driva

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French[edit]

Pronunciation[edit]

Verb[edit]

driva

  1. third-person singular past historic of driver

Norwegian Nynorsk[edit]

Alternative forms[edit]

Etymology[edit]

From Old Norse drífa, from Proto-Germanic *drībaną, from Proto-Indo-European *dʰreybʰ- (to drive, push). Compare with Swedish driva, Icelandic drífa, English drive, Dutch drijven, German treiben.

Pronunciation[edit]

Verb[edit]

driva (present tense driv, past tense dreiv, past participle drive, present participle drivande, imperative driv)

  1. to drive, move (e.g. a herd of cattle)
    Han driv saueflokken framfor seg.
    He drives the herd of sheep in front of him.
  2. to propel
    Ein bensinmotor driv bilen.
    A petrol engine propels the car.
  3. to run (e.g. a business)
    Dei dreiv firmaet saman.
    They ran the company together.
  4. to wander aimlessly
    Ungdommane driv rundt i byen.
    The young people wander around town.
  5. to do, occupy oneself with something.
    Eg driv mykje med strikking.
    I do a lot of knitting.
  6. to be adrift, (float at random)
    Etter at motoren svikta, dreiv skipet på havet.
    After the engine failed, the ship was adrift on the ocean.

References[edit]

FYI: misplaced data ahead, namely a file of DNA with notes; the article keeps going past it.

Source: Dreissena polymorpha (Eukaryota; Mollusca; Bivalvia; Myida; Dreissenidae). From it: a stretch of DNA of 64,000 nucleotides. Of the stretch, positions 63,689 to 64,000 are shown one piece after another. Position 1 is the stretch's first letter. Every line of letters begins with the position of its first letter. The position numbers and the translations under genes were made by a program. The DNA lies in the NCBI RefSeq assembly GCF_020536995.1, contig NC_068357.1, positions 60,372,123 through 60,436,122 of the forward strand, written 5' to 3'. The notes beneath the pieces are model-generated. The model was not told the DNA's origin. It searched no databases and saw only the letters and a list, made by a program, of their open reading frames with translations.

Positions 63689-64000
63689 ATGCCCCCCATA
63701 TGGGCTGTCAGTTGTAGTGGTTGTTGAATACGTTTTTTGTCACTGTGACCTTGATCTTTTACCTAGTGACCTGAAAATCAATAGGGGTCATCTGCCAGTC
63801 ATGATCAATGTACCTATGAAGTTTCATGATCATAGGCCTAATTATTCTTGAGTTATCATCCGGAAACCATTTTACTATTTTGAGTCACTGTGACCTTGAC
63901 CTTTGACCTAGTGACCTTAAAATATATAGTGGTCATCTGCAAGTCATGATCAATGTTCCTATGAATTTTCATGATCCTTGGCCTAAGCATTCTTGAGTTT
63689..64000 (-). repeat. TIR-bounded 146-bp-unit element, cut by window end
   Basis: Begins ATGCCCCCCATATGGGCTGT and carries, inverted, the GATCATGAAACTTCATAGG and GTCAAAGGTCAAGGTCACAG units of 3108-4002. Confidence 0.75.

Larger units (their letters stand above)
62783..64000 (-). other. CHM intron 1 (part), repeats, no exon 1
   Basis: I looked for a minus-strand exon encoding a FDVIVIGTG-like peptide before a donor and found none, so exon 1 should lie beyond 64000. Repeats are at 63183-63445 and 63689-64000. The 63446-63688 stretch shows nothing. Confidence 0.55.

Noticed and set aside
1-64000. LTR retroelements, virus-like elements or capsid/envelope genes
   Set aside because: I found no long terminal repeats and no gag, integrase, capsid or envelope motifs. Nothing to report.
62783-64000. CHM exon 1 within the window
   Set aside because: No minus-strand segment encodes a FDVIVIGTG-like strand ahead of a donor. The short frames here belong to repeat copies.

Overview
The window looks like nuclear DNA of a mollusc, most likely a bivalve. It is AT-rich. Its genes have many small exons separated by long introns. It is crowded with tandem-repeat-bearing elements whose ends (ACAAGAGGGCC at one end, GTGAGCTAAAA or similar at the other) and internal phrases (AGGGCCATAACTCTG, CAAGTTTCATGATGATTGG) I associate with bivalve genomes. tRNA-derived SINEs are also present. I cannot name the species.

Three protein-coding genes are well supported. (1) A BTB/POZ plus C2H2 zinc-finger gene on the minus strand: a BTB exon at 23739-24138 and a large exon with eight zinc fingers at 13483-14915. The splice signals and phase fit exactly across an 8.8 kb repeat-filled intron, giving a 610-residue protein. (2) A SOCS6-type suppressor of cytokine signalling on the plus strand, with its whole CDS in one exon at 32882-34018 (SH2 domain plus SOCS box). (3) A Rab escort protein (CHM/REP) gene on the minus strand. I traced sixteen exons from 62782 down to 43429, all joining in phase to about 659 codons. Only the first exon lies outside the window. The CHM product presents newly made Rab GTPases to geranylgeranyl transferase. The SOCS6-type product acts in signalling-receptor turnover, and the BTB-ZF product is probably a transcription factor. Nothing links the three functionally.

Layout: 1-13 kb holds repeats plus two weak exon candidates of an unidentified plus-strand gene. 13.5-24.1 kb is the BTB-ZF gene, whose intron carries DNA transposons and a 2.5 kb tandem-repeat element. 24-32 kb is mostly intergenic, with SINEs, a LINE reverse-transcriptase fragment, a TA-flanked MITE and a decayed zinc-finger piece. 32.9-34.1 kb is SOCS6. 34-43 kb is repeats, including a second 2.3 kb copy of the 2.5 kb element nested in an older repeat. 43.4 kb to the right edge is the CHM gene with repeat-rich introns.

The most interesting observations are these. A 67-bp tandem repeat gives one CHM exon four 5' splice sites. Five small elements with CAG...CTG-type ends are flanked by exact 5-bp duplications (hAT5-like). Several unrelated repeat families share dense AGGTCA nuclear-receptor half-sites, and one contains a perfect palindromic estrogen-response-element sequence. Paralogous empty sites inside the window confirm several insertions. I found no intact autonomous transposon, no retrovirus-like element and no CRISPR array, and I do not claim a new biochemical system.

Old Frisian[edit]

Etymology[edit]

From Proto-Germanic *drībaną, from Proto-Indo-European *dʰreybʰ- (to drive, push). Compare Old English drīfan, Old Saxon drīvan, drīƀan, Old High German trīban, Old Norse drífa.

Verb[edit]

drīva

  1. to drive away

Conjugation[edit]

Descendants[edit]


Old Swedish[edit]

Etymology[edit]

From Old Norse drífa, from Proto-Germanic *drībaną.

Verb[edit]

drīva

  1. drive forward; push on
  2. force
  3. manage; perform
  4. inflict
  5. drift; wander about

Conjugation[edit]

Descendants[edit]


Swedish[edit]

Pronunciation[edit]

Etymology 1[edit]

Noun[edit]

driva c

  1. a drift of snow
Declension[edit]
Declension of driva 
Singular Plural
Indefinite Definite Indefinite Definite
Nominative driva drivan drivor drivorna
Genitive drivas drivans drivors drivornas
Related terms[edit]

Etymology 2[edit]

From Old Swedish drīva, from Old Norse drífa, from Proto-Germanic *drībaną, from Proto-Indo-European *dʰreybʰ- (to drive, push). Compare Danish and Norwegian drive, Icelandic drífa, English drive, Dutch drijven, German treiben.

Verb[edit]

driva

  1. to drift; wander about
  2. to operate, run (a company, campaign etc.)
  3. to make fun of, tease; joke with (driva med)
Conjugation[edit]
Related terms[edit]